Medicaid Annuity

To illustrate how a Medicaid annuity works, assume a typical fact pattern in which a husband and wife live together and one of them needs long-term nursing home care.

That spouse is commonly referred to as the "institutional spouse." The healthy spouse is called the "community spouse." We'll assume the institutional spouse's medical condition qualifies him or her for Medicaid. So, the only issue is whether they will financially qualify for Medicaid.

Medical annuity

OK, so what are the rules in this situation?

Well, the key concept to understand is that the government has an interest in making sure the community spouse can support him or her self.

So, as long as the community spouse continues to live in the couple's home, he or she can keep the house and the car and those assets will not be considered for purposes of qualifying the institutional spouse for Medicaid.

But, the institutional spouse is expected to "spend down" half of his or her non-exempt assets that have a value above $2,000.

So, suppose the couple owns $200,000 in stocks, bonds and other cash assets? Well, the institutional spouse would normally be considered to own half ($100,000) of those assets and must spend them down to under $2,000 before Medicaid will start paying for the nursing home.

BUT – there is an important exception to this rule.

If that $100,000 is spent to purchase an annuity payable to the community spouse (with a payout term equal to or less than his or her life expectancy) and names the government as the contingent beneficiary of any remainder payment (if he or she dies before all payments are made) – then that $100,000 is not considered a “countable resource.”

This is what is commonly referred to as a Medicaid annuity.

So, in summary, the community spouse is able to keep the house, car, his or her $100,000 in cash AND collect an annuity equivalent to the value of the institutional spouse's $100,000.

Maybe not such a bad deal after all!

Now, the example above is obviously only one hypothetical Medicaid annuity example. It does not address:

  • what happens if the community spouse later needs Medicaid coverage

  • what is a countable resource or asset

  • whether the state will collect any excess Medicaid annuity payments or file a lien on the house or car upon the second spouse's admission to a nursing home or death

  • the situation of how a single person can protect his or her assets and still qualify for Medicaid (more difficult, but can be done)

Suffice it to say that Medicaid annuities are a complicated subject. Indeed, the whole area of Medicaid estate planning is complex. The rules change often and vary from state to state.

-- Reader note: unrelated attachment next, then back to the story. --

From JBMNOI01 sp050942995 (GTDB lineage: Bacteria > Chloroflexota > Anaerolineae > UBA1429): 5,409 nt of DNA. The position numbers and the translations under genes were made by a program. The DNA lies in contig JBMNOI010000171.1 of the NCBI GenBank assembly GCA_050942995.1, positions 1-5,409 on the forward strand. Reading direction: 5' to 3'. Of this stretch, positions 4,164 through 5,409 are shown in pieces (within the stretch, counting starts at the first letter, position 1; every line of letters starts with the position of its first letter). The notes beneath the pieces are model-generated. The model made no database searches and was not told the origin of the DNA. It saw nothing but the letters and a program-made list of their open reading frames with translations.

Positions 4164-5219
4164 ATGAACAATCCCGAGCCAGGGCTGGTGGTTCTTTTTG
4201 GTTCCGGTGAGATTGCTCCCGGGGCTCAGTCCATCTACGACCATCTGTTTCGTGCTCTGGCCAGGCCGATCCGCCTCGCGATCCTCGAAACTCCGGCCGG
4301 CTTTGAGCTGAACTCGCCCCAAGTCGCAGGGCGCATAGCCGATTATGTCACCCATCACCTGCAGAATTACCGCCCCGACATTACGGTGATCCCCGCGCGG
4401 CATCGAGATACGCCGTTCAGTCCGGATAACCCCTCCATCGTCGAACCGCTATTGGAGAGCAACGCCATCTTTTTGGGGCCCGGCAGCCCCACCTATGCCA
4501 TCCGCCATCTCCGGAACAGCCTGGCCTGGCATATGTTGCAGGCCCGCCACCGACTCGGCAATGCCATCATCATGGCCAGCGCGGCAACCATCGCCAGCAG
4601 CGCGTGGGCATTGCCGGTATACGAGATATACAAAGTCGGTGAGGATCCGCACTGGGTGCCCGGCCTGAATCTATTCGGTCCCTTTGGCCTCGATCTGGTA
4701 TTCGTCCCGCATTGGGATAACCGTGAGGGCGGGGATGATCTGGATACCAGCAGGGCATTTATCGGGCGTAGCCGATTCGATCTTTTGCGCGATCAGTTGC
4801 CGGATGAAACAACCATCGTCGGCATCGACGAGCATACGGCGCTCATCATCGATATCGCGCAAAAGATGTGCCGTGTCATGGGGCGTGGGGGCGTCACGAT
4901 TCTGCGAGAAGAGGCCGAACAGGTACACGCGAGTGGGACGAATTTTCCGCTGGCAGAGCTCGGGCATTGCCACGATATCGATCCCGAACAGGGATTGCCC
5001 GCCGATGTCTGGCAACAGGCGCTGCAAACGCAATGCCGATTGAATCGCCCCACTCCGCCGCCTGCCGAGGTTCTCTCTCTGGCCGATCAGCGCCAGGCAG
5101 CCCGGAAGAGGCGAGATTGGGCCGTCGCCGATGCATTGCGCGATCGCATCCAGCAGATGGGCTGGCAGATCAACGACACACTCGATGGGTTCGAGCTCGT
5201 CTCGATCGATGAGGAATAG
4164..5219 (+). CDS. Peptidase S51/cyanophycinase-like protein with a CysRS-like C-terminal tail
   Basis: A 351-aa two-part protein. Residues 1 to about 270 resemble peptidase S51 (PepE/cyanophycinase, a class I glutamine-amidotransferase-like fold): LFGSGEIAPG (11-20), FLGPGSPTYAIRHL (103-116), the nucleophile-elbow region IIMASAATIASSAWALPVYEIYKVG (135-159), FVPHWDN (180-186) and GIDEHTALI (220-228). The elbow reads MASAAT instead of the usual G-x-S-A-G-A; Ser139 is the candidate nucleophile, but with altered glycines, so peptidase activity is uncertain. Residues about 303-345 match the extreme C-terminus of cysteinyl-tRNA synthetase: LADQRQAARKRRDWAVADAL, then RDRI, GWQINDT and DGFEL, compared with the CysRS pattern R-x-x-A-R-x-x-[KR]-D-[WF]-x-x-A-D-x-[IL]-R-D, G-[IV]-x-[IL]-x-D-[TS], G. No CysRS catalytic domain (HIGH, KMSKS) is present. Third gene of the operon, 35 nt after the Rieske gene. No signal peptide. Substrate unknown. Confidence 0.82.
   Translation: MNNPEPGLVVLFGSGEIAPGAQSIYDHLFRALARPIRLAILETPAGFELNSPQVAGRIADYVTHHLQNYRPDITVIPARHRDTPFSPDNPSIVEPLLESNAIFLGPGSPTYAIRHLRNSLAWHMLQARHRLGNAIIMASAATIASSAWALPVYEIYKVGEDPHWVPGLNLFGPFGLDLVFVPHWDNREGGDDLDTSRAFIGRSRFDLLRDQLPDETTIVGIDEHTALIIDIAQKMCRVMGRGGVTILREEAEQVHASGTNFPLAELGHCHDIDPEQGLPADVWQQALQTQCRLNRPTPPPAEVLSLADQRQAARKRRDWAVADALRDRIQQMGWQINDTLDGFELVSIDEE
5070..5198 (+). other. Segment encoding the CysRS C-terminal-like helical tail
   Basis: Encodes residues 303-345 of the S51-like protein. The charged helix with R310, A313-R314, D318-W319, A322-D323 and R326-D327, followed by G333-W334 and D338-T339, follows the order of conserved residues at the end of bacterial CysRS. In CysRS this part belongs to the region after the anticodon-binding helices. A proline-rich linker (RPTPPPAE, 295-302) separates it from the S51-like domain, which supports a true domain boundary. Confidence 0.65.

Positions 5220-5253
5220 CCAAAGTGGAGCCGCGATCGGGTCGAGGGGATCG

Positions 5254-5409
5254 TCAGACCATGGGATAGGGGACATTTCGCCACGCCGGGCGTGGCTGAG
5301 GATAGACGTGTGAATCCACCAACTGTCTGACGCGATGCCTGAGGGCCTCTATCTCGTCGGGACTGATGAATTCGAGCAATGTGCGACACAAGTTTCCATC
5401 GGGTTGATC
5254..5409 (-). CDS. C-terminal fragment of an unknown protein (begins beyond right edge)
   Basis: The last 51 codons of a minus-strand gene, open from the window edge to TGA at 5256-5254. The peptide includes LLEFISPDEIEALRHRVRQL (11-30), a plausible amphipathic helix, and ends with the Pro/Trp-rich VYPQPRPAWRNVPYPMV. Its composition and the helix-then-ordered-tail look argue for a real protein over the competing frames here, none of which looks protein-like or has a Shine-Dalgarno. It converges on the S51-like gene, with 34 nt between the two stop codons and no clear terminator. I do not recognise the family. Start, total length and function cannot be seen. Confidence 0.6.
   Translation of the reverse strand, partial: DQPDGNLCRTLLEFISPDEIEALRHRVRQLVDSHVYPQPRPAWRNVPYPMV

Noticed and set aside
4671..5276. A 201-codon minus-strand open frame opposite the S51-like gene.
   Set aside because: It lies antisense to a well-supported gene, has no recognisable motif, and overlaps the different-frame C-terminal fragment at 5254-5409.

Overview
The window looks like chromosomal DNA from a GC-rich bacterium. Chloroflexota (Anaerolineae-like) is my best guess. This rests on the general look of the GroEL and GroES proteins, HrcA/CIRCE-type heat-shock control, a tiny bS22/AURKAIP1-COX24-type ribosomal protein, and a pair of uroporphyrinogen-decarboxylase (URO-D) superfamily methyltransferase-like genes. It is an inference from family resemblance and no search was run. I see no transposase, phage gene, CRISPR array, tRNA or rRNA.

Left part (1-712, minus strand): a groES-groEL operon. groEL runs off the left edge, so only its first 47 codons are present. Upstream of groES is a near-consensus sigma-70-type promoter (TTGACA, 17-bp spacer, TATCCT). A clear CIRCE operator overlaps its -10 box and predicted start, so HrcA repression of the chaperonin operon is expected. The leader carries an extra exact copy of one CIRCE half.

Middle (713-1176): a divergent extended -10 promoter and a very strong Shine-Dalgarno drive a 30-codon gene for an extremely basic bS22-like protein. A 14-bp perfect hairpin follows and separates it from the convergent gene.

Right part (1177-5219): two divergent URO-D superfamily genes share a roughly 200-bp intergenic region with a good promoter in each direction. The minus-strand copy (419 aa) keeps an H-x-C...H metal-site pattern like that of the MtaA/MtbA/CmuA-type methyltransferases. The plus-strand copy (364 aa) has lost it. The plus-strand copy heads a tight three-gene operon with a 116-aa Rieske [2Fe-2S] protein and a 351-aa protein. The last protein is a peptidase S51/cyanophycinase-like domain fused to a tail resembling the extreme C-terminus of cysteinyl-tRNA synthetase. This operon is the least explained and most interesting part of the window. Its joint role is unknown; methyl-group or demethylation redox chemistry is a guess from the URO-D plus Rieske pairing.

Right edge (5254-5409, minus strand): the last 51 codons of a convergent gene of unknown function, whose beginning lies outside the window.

In fact, each state has specific language that must be in a Medicaid annuity for it to qualify. Some states do not allow Medicaid annuities at all. Well, they allow them, but they remain a countable resource or asset.

But, please never assume there is nothing you can do to protect your assets. There are almost always legal alternatives to save at least some of your assets.

It is better, of course, if you plan it out in advance. But, even if you or your parent or other loved one is already in the nursing home -- there may well still be things that can be done.

Do not rely on what friends, or nursing home staff, or even a Medicaid caseworker to advise you.

You need to talk to someone who is knowledgeable and experienced in how Medicaid really works. Even most attorneys are not qualified to advise you about how to protect your assets from Medicaid.

The information above is only meant to give you some ideas about what might be possible in your situation. It is not legal advice. There are many different ways you could preserve your assets in the event you need long-term care.

A great book on this subject is Medicaid Secrets. I highly recommend it.

If you just have a quick question, you could ask it at living trust questions or, for a small fee, use this form:

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Of course, if you are interested in Medicaid annuities or other ways to protect your assets and still qualify for Medicare (and everyone should be) – you really should discuss these issues with an experienced and knowledgeable elder law or estate planning attorney in your state.

If you need help finding someone who knows what they are talking about (when it comes to Medicaid qualification), try using the resources at living trust attorney.

Here's a link to more info about Medicaid Trusts. Other useful books about medicaid planning and/or protecting your assets from the nursing home include:

Here’s an article about New Medicaid Annuity Rule Explained

Here’s our How does a medicaid annuity work

Visit What is Medicaid Annuity

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The purpose of this feature is to stimulate discussion and share experiences regarding topics of interest. However, please note these submissions are not reviewed for legal accuracy. They may not apply to your situation and should not be considered legal advice. For specific legal advice you must consult with your attorney.

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